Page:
Brevet de 1837 : "ERARD'S GRAND PIANO-FORTES. New Patent. NOTICE is hereby given, that His Majesty has been graciously pleased, with the advice of bis Privy Council, in consideration of the merits of the invention, and the difficulties encountered by him in establishing the work, to grant to Pierre Erard of Great Marlborough-street, Harp and Pianoforte Maker to Her Majesty and the Royal Family, pew Letters Patent for his Patent- actioned Grand Pianoforte. NEW PIANO-FORTE MUSIC, BY C. W." The Musical World, 06/1837, p. 216


 Brevet de 1838 : pour l'allongement de la table d'harmonie de la harpe, augmentant à fois la sonorité, le nombre des cordes et leur écartement. (11)

 Brevet de 1838 : pour la barre d'harmonie pour la pureté des sons aigus dans les pianos à queue (11)

 Brevet de 1838 : la maison Érard imagine un nouvel appareil, applicable au piano, pour éviter d'entendre, avec le son, le choc du marteau

Brevet de 1838 : "La Maison Érard construisit un nouvel appareil applicable à toute espèce de piano, pour éviter d'entendre avec le son, le coup de marteau aux cordes, surtout dans les octaves hautes.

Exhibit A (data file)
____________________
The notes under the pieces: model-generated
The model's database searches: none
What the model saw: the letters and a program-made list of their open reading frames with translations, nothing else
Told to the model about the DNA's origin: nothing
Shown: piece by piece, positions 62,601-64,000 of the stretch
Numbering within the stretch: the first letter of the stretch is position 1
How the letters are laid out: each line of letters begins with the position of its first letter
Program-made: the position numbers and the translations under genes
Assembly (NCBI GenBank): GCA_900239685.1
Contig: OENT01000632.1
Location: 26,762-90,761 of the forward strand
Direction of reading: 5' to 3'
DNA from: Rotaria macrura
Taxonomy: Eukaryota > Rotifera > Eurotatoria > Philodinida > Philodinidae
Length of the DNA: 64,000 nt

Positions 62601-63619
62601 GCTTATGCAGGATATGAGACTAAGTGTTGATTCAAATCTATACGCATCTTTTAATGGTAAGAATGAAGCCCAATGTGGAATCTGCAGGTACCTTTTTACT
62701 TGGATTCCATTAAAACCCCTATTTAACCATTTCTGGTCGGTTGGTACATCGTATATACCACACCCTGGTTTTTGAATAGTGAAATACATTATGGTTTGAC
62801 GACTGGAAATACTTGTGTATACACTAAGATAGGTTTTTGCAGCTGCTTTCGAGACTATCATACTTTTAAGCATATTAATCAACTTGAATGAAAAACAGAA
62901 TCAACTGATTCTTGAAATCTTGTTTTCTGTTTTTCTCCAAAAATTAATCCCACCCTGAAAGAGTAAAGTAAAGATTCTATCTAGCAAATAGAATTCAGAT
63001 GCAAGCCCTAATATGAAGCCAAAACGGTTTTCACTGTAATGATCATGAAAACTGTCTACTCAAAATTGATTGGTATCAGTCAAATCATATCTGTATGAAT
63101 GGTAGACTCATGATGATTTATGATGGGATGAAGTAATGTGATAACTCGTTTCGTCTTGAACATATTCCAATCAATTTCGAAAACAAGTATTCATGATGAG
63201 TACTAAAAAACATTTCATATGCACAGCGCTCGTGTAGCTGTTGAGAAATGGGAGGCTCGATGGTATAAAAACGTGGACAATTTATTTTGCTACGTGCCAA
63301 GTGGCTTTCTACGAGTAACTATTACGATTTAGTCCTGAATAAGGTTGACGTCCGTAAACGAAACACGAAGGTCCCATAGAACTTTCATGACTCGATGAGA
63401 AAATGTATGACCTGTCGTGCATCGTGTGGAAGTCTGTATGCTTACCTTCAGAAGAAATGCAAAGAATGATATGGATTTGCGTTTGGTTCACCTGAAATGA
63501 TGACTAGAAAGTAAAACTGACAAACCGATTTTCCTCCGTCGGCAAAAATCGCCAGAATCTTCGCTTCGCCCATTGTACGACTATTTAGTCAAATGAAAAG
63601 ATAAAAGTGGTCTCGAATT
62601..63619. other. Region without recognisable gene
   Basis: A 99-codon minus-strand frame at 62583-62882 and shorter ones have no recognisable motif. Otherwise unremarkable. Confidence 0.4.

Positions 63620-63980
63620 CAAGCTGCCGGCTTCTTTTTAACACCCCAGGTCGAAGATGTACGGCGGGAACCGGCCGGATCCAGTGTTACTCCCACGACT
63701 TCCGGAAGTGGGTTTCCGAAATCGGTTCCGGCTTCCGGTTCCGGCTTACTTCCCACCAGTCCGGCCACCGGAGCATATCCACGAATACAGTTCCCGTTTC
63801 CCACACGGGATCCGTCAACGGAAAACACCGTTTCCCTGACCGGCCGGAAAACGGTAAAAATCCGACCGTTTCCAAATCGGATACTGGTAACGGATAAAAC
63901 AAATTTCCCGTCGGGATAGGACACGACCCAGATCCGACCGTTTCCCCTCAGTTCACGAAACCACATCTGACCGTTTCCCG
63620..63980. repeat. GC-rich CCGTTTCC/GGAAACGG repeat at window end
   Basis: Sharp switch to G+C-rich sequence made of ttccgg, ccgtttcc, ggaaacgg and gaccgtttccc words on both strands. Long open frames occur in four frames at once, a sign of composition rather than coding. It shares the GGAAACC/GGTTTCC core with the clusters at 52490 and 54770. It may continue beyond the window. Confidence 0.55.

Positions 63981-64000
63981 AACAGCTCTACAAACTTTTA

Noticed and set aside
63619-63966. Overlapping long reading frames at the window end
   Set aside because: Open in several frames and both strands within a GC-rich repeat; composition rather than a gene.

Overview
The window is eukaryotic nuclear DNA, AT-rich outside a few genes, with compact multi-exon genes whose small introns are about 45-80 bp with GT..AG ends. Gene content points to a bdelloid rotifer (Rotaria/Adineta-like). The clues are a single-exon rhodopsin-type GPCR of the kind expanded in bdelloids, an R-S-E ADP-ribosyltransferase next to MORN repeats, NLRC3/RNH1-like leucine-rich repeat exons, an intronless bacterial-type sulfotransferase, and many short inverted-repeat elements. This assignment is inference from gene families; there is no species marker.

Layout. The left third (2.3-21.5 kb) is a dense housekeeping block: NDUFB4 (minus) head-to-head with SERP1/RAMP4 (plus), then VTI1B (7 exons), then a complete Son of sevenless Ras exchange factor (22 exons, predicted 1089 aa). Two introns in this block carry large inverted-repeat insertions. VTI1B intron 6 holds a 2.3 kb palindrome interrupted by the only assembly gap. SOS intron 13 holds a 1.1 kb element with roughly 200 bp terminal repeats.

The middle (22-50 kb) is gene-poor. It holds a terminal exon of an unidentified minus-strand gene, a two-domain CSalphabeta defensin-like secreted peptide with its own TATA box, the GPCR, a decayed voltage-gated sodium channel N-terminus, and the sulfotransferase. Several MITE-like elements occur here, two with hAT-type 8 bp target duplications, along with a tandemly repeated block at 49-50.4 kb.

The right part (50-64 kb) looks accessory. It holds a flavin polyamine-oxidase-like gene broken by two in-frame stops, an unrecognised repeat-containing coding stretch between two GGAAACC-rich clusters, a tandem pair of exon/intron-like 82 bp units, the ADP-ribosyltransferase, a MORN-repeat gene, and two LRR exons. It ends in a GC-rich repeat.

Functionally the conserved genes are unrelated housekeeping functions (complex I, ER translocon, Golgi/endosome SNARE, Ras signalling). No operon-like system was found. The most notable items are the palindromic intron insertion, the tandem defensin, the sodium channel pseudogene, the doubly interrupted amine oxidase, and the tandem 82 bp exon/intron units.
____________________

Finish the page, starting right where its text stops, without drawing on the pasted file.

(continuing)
Cet appareil consistait dans une barre de métal dite harmonique, fixée d'un bout à la paroi de droite de la caisse du piano. Cette barre était maintenue dans sa longueur et posée à cheval sur les autres barres formant le barrage habituel des grands pianos.

Cette barre de métal était de plus, fixée au sommier, de manière à faire de l'appareil ou barre du sommier et du barrage ordinaire un tout ou un corps solide, appuyé d'un côté à la caisse et offrant alors une grande résistance aux coups de marteaux aux cordes.

On remarquait également dans ce piano, un nouveau moyen d'accorder, consistant dans une tige ajustée à un pignon qui engrenait dans une roue.